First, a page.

Liquid Crystal Displays


Or LCD. These are the most commonly found and inexpensive flat screen TV sets and computer monitors.

They work with a glass screen that contains liquid controlled by transistors and colored filters. As the transistor activates polarization occurs to let more light through the liquid crystal and create a pixel image.

This is one of the oldest displays, going back to the 1970s and one of the most fragile. Drop it, bend it or press on it and you break it!

Itís liquid inside of glass! Easy to fracture!

The downside of LCDs include limited viewing angle (those off to the side see a darker image or no image at all) and lag time. When something moves it takes a while for the transistors or change the liquid inside the display, as a result you see a staggered image when there is great motion. A traditional CRT (Cathode Ray Tube) TV set has a 1 millisecond (ms) refresh rate while LCD screens vary from12 to 20 ms.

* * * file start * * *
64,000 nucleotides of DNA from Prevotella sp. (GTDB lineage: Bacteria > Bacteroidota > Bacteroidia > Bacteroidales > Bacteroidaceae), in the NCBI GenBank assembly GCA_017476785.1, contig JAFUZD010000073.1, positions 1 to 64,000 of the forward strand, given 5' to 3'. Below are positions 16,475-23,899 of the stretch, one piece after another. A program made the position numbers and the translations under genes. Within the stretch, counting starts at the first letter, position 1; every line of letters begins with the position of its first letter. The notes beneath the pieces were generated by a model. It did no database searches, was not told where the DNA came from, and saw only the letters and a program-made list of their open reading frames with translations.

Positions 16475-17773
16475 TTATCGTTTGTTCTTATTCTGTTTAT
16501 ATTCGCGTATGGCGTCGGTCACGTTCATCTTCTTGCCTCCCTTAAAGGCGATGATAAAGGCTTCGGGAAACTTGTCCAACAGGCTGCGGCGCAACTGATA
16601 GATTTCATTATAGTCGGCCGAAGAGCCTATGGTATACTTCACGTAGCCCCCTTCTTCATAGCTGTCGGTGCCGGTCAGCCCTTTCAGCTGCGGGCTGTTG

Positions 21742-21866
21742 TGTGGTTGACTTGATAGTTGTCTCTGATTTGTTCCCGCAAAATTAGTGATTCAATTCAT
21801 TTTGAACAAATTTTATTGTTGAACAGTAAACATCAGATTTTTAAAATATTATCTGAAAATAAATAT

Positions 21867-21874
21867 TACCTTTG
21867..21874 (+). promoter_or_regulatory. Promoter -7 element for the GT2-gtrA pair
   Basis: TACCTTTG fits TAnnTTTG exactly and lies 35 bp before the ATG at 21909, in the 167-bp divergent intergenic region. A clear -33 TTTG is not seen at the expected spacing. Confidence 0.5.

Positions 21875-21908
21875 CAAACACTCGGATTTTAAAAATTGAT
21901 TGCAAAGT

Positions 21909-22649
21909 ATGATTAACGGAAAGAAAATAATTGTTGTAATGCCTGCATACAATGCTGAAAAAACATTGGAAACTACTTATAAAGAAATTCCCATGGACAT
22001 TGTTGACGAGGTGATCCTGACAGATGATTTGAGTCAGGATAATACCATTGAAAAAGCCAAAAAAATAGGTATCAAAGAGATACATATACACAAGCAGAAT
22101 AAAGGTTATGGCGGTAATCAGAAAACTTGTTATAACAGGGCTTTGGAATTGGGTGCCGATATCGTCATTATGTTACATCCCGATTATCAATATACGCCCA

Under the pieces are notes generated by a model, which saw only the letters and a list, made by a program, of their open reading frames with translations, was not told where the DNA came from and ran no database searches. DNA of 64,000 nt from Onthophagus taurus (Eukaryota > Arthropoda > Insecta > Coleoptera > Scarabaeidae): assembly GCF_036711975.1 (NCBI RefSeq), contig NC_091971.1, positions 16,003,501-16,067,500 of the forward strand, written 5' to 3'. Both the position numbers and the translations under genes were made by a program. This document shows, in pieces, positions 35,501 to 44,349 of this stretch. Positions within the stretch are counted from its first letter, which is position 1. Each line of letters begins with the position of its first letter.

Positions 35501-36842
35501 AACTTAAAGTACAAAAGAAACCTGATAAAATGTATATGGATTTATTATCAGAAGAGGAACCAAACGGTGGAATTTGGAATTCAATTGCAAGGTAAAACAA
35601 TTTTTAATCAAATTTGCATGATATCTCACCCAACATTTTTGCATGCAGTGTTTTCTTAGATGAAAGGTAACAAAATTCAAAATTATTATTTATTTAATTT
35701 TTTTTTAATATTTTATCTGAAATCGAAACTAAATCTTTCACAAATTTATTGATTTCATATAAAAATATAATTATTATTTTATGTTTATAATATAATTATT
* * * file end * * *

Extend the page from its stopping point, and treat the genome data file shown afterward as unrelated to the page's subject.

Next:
Different companies, such as Toshiba and Samsung, have been working on improving this process over the years and each has their own system with their own problems.

LCD screens offer very good color saturation as compared to DLP, but they have lower contrast and a smaller viewing area.

TFT (Thin Film Technologies) screens are the most widely used for LCD televisions.

Because of the way that LCD screens work using a pixel by pixel operation, it is easy to make multi-national TV sets capable of picking up NTSC, PAL, SECAM, ATSC Digital, DVB Digital and even computer digital signals. Thus many LCD screen TV sets can be designed for world wide use quite easily.

 


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